After the dispute over precedence in 1737, Lodge Kilwinning refused to relinquish its power to grant charters, thus creating a rift between itself and the Grand Lodge. Although this was a minor issue for almost fifty years, it resurfaced in 1794: on 4 August of that same year, the Grand Lodge asserted that the Kilwinning Lodge was to be excluded from all masonic privileges and concessions, a tacit yet highly intentional extrusion from the federal lodge system as it existed under the auspices of the Grand Lodge. Furthermore, the Grand Lodge declared that ‘none of the Lodges holding of them ought either to visit or receive visits […] from any of the Lodges holding of the Kilwinning Lodge’.
On 14 October 1807, a conference was held in Glasgow to negotiate terms of settlement and agreement between the Grand Lodge and Lodge Kilwinning. In exchange for renouncing its charter-granting privileges, Kilwinning would be placed at the head of the Grand Roll of Scotland, designated as Lodge No. 0. Furthermore, any lodges warranted under Kilwinning would be placed at the end of the roll pending authenticated proof of its charter, and the Master of the lodge was appointed as the Provincial Grand Master for the Ayrshire District. Although the Grand Lodge granted several dispensations to Kilwinning, it had achieved what was arguably its prime objective: the consolidation of masonic authority under one central body.
The entire affair had been conducted without the participation of No. 1 Mary’s Chapel Lodge in Edinburgh. Relegated to the second oldest lodge in Scotland, the members immediately expressed their disapproval over the handling of the situation. On 4 May 1807, the Master of Mary’s Chapel, John Brown, and one of his Wardens, George Cunningham, complained to the Grand Lodge over the perceived double-dealing. Given that its main aim was to achieve a settlement with Kilwinning, it is not surprising that the Grand Lodge concluded that Cunningham’s objections were immaterial. After a formal written protest was duly ignored, Cunningham again complained about the proceedings, at a Grand Lodge meeting held on 2 November 1807 in Edinburgh. Clearly governed by political priorities rather than fairness, William Inglis at once orchestrated a counter-protest and Cunningham’s motion to review the events was discarded. Regardless of a warning from Mary’s Chapel that it was determined ‘neither to be sold nor compelled to resign [its] seniority, to attempt either of which will undoubtedly lead to a secession’,2 the threats were dismissed as meaningless.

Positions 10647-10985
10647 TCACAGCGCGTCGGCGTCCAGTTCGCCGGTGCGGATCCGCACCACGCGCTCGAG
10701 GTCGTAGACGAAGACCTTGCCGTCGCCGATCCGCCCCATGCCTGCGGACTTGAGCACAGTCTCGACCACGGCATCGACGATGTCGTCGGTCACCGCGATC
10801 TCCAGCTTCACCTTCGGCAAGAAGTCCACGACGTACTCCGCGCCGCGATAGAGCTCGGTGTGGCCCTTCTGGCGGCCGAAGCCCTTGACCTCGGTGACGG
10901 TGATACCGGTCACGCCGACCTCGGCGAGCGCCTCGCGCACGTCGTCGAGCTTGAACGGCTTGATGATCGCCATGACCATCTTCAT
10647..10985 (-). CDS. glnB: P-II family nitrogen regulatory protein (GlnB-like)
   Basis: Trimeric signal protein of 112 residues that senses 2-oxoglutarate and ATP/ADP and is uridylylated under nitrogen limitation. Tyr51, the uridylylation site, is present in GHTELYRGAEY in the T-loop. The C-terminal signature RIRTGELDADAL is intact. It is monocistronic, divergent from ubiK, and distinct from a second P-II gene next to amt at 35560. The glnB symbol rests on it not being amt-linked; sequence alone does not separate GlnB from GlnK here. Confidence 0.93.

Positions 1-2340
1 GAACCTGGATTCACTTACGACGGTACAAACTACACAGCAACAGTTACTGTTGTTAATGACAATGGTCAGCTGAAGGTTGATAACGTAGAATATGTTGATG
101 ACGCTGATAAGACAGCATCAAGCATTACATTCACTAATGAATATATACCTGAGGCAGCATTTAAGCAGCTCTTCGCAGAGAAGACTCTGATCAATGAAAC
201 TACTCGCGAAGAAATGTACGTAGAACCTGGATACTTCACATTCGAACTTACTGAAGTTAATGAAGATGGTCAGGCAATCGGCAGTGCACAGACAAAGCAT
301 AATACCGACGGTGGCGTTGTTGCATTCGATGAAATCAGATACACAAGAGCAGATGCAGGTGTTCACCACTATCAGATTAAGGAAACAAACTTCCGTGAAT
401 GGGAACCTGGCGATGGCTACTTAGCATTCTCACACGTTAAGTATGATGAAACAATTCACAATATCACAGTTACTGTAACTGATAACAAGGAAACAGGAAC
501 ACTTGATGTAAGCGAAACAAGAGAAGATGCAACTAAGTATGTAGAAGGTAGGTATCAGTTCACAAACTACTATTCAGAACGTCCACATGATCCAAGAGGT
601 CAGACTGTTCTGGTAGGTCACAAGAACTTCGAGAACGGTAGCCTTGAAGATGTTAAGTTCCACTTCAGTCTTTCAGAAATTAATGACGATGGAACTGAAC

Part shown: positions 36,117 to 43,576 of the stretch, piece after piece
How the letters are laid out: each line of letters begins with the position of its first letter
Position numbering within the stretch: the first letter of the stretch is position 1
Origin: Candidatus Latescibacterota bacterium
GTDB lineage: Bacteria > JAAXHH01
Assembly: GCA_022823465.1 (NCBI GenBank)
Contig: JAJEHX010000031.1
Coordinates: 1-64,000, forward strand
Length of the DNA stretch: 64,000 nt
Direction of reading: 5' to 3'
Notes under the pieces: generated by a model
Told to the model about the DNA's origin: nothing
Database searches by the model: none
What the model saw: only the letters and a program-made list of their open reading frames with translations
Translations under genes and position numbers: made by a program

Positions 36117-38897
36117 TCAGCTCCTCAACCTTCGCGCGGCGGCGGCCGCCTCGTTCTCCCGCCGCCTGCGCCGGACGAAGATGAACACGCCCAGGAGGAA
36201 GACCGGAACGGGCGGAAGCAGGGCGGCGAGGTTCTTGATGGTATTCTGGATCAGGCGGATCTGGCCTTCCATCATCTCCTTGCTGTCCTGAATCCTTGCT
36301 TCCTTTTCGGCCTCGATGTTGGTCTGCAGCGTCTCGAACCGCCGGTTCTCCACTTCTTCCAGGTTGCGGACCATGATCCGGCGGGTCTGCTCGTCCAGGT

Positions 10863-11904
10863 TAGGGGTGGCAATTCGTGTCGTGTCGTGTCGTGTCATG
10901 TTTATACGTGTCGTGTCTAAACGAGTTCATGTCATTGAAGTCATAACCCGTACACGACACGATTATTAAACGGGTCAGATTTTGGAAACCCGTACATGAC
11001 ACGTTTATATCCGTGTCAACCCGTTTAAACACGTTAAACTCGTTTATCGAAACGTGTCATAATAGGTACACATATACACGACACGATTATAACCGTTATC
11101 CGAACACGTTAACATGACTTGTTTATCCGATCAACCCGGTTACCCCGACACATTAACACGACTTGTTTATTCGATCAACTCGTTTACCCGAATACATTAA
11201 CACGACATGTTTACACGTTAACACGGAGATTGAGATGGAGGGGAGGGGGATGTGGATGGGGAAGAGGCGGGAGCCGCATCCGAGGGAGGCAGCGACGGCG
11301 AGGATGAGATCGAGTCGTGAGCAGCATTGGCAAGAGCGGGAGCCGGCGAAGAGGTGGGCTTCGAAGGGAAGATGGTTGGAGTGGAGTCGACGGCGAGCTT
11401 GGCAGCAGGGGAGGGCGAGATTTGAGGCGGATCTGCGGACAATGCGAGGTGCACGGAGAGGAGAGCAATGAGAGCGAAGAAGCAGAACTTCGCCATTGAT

The Unexpected Tory
The Whig presence within the Grand Lodge had forced the union with Kilwinning and had effectively guaranteed that any Tory candidate nominated for the office of Grand Master would be defeated. Thus counterpoised—an overconfident Grand Lodge and embittered Tory minority—the impending explosion within Scottish freemasonry was finally triggered by a request made to the Grand Lodge of Scotland by Dr Mitchell, Master of Caledonian Lodge in Edinburgh, to express the fraternity’s appreciation for the king’s support of the British people and constitution. Although it is a misrepresentation to describe masonic political allegiances at this time as hostile to loyalism, it is likely that some masons retained a suspicion of the uncritical, slavish adherence to every aspect of the constitution characteristic of the Tories.